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Trigger caution to unhealed survivors!

Understanding the Incomprehensible

Children of incest or long-term sexual abuse grow up to be wounded adults with complicated emotional issues. Unfortunately, some symptoms are misinterpreted or often dismissed as "crazy", only serving to maintain a tormented victim status. We, as a society, have the power to change this dynamic. Each of us can make a difference.

Aug 21, 2011

What Appears As One Trigger May Be Several

My inner world has been quiet lately giving me time to work in therapy on a list of remaining PTSD triggers. A big one for me is eating noises. It had often caused me to leave restaurants before the days of ipods and iphones. Actually I had started to use ear plugs before I had an ipod. Eating with others around was such an anxiety ridden experience.

As a child...even an adult child...eating with my family was a horror of father-made noises, especially slurping. We had dinner manners pounded into us but none applied to him. I recall my younger sister and I at high school age approaching my mother. It stopped for awhile amidst his evil looks at us but then returned.

Several times I had worked with EMDR in therapy to try to resolve this trigger. I was always led back to the horror of the initial trigger. Memories no one ever wants to discover but, to heal from it, they have to be visited, even if only briefly.

Not too long ago, a yogurt commercial on television had me screaming when someone sucked in entire container of yogurt at once. I learned to quickly mute it but also told my therapist how awful it was for me. That was the first time she used the technique of brain spotting with me. She was newly trained. It is simply my eyes following a moving pointer she held vertically in her hands and following her directions for focusing on certain feelings and eye movements. After that one session, I was able to completely tolerate the commercial and it translated to real people and their natural noises of eating with regard to slurping.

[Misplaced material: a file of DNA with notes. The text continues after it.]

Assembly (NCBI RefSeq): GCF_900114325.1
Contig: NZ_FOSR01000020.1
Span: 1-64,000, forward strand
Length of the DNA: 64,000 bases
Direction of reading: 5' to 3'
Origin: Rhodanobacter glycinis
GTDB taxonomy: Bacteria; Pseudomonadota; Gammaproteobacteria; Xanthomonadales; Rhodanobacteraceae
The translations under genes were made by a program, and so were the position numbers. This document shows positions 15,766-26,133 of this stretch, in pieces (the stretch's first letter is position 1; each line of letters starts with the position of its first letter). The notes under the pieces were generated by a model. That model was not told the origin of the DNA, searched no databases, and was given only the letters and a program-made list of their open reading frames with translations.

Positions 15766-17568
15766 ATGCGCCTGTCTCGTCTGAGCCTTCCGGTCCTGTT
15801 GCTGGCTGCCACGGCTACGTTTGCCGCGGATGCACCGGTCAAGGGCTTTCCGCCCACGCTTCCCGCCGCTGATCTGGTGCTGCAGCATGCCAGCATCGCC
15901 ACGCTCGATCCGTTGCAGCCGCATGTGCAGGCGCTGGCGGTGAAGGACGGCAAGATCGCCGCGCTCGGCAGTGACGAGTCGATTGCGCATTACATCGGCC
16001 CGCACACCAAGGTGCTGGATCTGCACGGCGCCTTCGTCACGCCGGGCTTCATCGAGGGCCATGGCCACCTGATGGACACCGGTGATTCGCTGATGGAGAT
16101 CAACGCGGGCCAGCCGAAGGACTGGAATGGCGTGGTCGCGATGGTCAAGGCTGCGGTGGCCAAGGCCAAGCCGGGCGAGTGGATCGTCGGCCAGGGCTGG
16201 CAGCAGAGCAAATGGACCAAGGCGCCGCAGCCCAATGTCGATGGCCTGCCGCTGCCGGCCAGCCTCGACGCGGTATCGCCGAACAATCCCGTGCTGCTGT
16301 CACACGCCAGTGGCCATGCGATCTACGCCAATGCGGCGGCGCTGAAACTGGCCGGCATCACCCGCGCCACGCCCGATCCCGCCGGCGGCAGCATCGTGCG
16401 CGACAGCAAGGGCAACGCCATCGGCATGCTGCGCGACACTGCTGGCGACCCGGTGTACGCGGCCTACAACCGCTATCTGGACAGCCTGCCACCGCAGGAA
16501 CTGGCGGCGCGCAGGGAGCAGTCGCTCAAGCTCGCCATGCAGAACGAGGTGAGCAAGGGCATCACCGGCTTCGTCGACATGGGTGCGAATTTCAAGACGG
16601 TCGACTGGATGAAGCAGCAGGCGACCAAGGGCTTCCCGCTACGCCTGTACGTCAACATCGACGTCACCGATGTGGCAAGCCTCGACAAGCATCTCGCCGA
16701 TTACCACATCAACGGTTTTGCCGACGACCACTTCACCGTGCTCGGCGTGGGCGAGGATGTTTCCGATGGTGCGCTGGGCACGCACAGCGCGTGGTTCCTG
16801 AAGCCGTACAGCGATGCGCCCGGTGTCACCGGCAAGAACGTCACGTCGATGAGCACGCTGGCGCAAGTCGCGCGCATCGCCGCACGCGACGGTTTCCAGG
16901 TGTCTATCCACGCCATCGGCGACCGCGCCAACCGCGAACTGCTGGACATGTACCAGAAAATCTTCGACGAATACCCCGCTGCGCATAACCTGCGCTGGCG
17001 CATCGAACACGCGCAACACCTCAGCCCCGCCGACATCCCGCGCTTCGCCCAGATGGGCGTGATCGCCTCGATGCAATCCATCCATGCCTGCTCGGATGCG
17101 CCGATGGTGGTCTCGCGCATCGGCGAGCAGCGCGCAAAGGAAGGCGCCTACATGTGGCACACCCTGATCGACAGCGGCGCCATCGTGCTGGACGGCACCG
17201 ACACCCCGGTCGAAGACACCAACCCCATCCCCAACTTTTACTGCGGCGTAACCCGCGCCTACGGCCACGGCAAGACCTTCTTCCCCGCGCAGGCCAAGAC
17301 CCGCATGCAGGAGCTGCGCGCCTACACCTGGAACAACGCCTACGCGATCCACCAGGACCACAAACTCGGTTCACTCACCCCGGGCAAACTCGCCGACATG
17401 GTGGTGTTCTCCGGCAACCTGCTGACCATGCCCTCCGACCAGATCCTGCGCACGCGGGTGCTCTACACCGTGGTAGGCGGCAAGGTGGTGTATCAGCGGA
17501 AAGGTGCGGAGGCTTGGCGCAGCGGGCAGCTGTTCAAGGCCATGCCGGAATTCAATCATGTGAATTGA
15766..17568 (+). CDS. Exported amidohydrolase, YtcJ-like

More recently, a Kit Kat commercial included a series of people biting into the crunchy bars with close ups of their mouths. Even looking away, it made my anxiety soar and my partner quickly learned to mute it. It came on several times every night about the same time. Because of my current internal quiet time, I was able to work on the crunching noise, again with brain spotting. My therapist expanded the healing to include watching people eat with the message that food was nourishing and enjoyable and I was hearing people enjoy their food. I returned home from the session telling Brian not to mute the commercial that night so we could see what happened. When it aired, we both stared at each other. I was okay. I was really fine. The next night I purposely looked up at the tv to see the people biting into the bar and that was okay too. I also noticed on a tv show that included a family dinner that I wasn't turning away. I was able to hear the conversation instead of fighting with the anxiety of the trigger.

Poor Brian has been eating as quietly as possible for a number of years and now I rarely notice when he has food. We are an informal, eat-in-the-living room couple. However, since resolving the slurping and the crunching, I still jump when his lips smack. This probably sounds bizarre but everything about eating apparently is a trigger. No wonder just working on "eating noises" didn't work.

I already asked my therapist if we could do smacking next while she sucks on a cough drop. lol. It will do the trick. I am/was also triggered by the clinking of silverware against in stirring a drink or simply someone's fork hitting the dish while grabbing food. I haven't noticed that in awhile so perhaps it has resolved itself.

I thought it worthwhile to share this discovery since, if work on a generalized trigger is not working, perhaps breaking it down into smaller components will work.

Note: The link provided for brain spotting is a good overview that is not too technical. You can google it to find other references. The most important aspect is that your therapist is properly trained in the technique.

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